Looking different and having rare traits has many advantages. In evolutionary biology, this phenomenon is called negative frequency-dependent selection. In guppies, for example, males with the most distinctive and rare colour patterns avoid predation and get more mates. Eventually these rare colour patterns spread and become so ordinary that female guppies are no longer impressed and predators start to notice.

Could the same hold true for facial hair fashion? In experimental trials, women presented with an excess of beards started to rate them as less attractive ( On the flip side, make beards rare and they become intriguing again and more attractive. So as soon as everyone else starts sporting whiskers, the value of your own facial hairstyle could start to diminish.

Are Beards Actually Sexy?

While beards clearly signal age and sexual maturity, female preferences for male facial hair are remarkably mixed. In fact, only a handful of studies have shown that beards increase men’s attractiveness, while others have found that women prefer a clean-shaven partner. Recent research using lower doses of facial hair found that around 10 days of beard growth, or “stubble”, is considered most attractive (; This suggests that having at least some facial hair can make men sexy because it may be signalling the ability to produce the male hormones required to grow a beard.

Although beards might not immediately make men look more handsome, physical attractiveness is just one component of being a good mate. Humans raise highly dependent offspring in the context of long-term pair bonds, and beards are viewed more favourably when considering a man’s suitability as a long-term partner and parent (;

Bearded men themselves tend to endorse stereotypic gender roles in heterosexual relationships (i.e. men are the “bread winners”). The associations between age, masculinity and social dominance become associated with the ability to provide for a family, making beards more attractive for long-term relationships.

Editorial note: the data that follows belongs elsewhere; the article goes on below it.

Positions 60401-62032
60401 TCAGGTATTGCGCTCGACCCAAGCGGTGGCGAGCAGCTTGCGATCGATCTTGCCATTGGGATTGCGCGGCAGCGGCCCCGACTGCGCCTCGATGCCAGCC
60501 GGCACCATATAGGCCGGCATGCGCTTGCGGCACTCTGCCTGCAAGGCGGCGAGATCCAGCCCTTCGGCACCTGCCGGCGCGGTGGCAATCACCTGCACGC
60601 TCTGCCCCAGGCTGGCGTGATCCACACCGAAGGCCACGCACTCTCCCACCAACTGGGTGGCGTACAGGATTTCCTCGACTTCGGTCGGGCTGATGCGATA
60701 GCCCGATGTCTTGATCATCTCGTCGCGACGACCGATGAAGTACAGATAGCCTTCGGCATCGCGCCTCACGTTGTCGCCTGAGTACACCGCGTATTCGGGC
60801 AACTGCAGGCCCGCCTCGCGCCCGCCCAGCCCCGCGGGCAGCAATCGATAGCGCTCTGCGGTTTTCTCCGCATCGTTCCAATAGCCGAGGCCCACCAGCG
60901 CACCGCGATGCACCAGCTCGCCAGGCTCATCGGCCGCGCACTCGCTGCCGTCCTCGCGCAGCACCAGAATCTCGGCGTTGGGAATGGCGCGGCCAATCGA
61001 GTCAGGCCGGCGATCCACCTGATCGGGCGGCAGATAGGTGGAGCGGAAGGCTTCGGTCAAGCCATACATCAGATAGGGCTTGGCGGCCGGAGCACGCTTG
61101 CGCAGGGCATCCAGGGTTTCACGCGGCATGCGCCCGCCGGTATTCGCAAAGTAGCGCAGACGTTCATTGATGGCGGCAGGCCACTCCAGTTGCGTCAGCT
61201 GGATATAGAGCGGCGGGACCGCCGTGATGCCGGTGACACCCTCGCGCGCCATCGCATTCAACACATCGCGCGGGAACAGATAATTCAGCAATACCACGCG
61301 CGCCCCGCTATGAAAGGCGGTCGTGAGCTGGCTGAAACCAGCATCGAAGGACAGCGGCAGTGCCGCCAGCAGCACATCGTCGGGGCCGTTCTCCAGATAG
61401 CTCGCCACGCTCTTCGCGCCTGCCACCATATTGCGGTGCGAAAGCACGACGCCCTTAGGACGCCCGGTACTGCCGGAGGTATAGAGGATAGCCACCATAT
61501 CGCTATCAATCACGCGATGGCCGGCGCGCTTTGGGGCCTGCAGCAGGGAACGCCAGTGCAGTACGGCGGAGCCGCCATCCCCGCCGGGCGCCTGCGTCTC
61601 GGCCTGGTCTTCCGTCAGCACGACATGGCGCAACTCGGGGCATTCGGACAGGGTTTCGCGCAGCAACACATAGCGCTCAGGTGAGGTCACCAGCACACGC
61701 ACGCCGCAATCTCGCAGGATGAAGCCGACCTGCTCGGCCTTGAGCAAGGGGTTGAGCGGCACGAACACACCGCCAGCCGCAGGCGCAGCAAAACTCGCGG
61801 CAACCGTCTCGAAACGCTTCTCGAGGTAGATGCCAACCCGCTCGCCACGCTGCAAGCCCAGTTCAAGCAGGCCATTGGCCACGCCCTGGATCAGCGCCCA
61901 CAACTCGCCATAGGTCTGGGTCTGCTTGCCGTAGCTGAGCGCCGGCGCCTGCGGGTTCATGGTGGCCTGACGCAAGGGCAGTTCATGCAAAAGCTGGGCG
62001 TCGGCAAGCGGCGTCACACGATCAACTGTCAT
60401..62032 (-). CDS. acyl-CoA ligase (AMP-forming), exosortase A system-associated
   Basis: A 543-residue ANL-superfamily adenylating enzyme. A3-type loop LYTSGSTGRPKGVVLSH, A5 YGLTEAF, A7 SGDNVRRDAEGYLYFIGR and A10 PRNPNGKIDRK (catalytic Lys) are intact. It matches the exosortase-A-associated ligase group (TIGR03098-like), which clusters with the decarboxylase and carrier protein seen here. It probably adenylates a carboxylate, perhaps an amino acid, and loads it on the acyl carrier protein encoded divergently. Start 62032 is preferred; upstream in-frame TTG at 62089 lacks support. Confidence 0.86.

How Culture Influences Grooming

While evolutionary theory can explain why beards exist, culture might influence how we treat them and respond to them.

The human face is important in communication. You can learn a lot about someone’s age, gender, personality and emotions simply by looking at their face. Adding a beard can enhance these signals. Yet many men expend considerable effort every day shaving this prominent cue of masculinity off, either partially or entirely.

A man’s decision to groom his beard might occur in response to both prevailing preferences and fashions. There are certain times when beards are attractive and others when they are not, so the social context may drive the direction and strength of people’s preferences.

For example, the frequency and popularity of facial hairstyles of men photographed in the London Illustrated News fluctuated considerably from 1842 to 1972. Sideburns enjoyed a spike in popularity in 1853, moustaches with sideburns in 1877, full beards were fashionable during 1892 and moustaches were preferred from 1917 to 1919. Patterns in popularity for each of these styles rose gradually over time, peaked and then diminished to be replaced by the rise of a newer style.

Men’s responses do not appear to be arbitrary: beards were more popular when men outnumbered women in the available marriage pool. These are exactly the kinds of social conditions that elevate competition for mates. When there is a greater abundance of men, signalling masculinity to other males may enhance attractiveness to women, highlighting how the value of facial hair fluctuates with the mating market.

Maybe beards have seen the best of times and we will see a decline in coming years. Or maybe it’s time for sideburns to make a comeback. Either way, facial hair appears to be one of the few human characteristics that has clearly evolved as a conspicuous signal of maleness, but the value of this signal for outcompeting rivals and attracting a mate is far more complex.

Barnaby Dixson is a postdoctoral research fellow at The University of Queensland’s, School of Psychology. Monica Awasthy is a postdoctoral researcher at Macquarie University’s Department of Biological Sciences.